After a historically difficult 2020 weather season, public safety officials are concerned about what the rest of 2021 has in store. Last year, wildfires burned millions of acres across the West Coast. The third-named hurricane of the 2021 season, Hurricane Claudette, killed 13 people in Alabama, and experts fear last month’s Hurricane Elsa is an ominous sign of what’s to come

Given the potential of another severe weather season, what can local leaders do to protect their residents? For one, emergency response teams must ensure people have access to critical information before disaster strikes. Then, once severe weather arrives, residents need to know where they can turn for additional help and resources. 

The best way to keep everyone informed is through technology that is designed to streamline the essential workflows and processes associated with severe weather response efforts. The right software-based solution facilitates information-sharing, early preparedness and a community’s ability to bounce back from strife.

The challenge lies in ensuring our technology platforms are easy to use, reliable and secure. Public safety leaders play a pivotal role in keeping emergency preparedness plans up to date, communicating critical information in a timely manner, providing assistance to vulnerable populations and responding to a myriad of needs for their communities. 

With this context in mind, here are three best practices public safety officials should consider when evaluating their organization’s severe weather response capabilities.


Keep Communities Informed

When facing severe weather events, safety officials should send updates and alerts frequently to constituents. These notifications should contain helpful information, such as where shelter, food and other resources are available for those who leave their homes. 

Safety leaders need to avoid the tendency to overload outbound communications with irrelevant context. Doing so only muddies emergency messages to residents. Leaders should encourage those in their organization to stick to only what is necessary for people to stay safe – unambiguous timelines, clear instructions and essential information about how severe weather may affect their region. 

Moreover, they must be thoughtful about what types of information the organization sends across different communication channels. People assess public announcements with varying degrees of urgency, depending on how they receive those messages. For example, text messages are perceived as more urgent than email, which is why public safety officials should consider reserving the most essential information for what they know will go directly to people’s phones. 

Organizations must also ensure mass notification systems are easy to use in the heat of the moment. Tabletop training exercises, pre-built scenario-based alert templates and a user-friendly notification system enable a rapid, coordinated and deliberate response. 


Send Targeted Communications

On top of sharing high-quality, timely updates, safety officials should segment their target audiences to increase the relevancy of outbound communications. Doing so ensures that people get the best information possible for the circumstances they are facing.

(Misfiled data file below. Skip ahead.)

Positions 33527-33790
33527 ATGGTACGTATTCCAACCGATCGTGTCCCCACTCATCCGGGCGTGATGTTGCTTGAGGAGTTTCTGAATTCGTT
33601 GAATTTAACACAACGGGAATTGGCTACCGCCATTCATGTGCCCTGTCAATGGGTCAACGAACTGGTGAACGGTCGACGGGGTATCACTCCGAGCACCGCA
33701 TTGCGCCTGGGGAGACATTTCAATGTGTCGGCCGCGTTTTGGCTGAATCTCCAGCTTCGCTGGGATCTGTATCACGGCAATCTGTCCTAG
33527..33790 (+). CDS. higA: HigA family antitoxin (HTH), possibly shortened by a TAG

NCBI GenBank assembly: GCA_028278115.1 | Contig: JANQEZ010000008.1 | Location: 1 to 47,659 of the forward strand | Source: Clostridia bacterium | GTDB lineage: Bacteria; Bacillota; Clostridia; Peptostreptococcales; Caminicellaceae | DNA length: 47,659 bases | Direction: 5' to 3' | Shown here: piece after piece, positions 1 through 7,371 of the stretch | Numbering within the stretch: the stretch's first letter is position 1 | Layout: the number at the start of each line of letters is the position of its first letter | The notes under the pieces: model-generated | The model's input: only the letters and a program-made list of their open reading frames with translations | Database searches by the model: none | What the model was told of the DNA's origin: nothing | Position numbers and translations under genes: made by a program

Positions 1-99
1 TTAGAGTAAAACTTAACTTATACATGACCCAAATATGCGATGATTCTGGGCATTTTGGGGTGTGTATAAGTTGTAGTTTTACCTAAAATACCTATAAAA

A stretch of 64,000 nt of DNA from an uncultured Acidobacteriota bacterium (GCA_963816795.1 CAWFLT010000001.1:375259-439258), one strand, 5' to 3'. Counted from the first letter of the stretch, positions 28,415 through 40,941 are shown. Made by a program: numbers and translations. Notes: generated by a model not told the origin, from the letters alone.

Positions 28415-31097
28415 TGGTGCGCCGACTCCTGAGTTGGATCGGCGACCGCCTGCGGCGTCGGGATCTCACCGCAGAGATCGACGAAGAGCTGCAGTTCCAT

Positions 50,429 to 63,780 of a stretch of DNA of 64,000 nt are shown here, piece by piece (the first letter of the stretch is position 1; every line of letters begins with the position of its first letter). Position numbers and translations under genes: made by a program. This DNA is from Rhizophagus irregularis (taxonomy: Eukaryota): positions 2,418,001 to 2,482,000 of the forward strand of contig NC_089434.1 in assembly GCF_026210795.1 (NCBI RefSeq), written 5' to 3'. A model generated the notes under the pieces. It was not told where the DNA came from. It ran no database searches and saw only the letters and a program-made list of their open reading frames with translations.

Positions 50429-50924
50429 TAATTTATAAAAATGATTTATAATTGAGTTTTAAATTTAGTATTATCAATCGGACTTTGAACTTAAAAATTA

Hurricanes, for example, are wide-reaching, so those in one location may have entirely different needs from those in another. The same hurricane could cause rip tides and flood warnings in one town, but a further town inland would not need to worry about such things. Given this reality, it wouldn’t make sense for public safety officials to send the same emergency messages across the entire county. 

Response teams using emergency notification platforms must be able to assign constituents to unique groups depending on certain criteria, such as geographic proximity to a storm. They should also be able to easily upload resident contact information, schedule future messages, send out multi-lingual notifications, identify their vulnerable needs population and conduct geo-based polls as part of their emergency response protocols. 

Officials should choose an emergency notification solution that makes sending targeted messages painless. By giving emergency responders the tools they need, leaders can guarantee that residents on the receiving end of mass notifications always have a reason to pay attention. 


Ensure Collaboration in Emergency Response 

Collaboration is paramount for coordinating emergency response across the stakeholders in the safety ecosystem. Emergency management, safety, security and first responder teams from both public agencies and private enterprises need to communicate and coordinate their activities. 

For severe weather emergencies, the ability to immediately notify stakeholders, establish clear responsibilities and provide direction for tactical decisions are crucial to ensuring a safe and secure response. Responders and incident managers need a central command system integrated with critical communication technology to increase situational awareness and monitor the evolving response timeline. To coordinate incident response, stakeholders need access to response protocols, task management, two-way communications, real-time data sharing, incident logs and after-action reporting.

After a tough 2020, committing to these best practices is the way forward for strengthening trust with community members and keeping people safe, regardless of the severe weather on the horizon.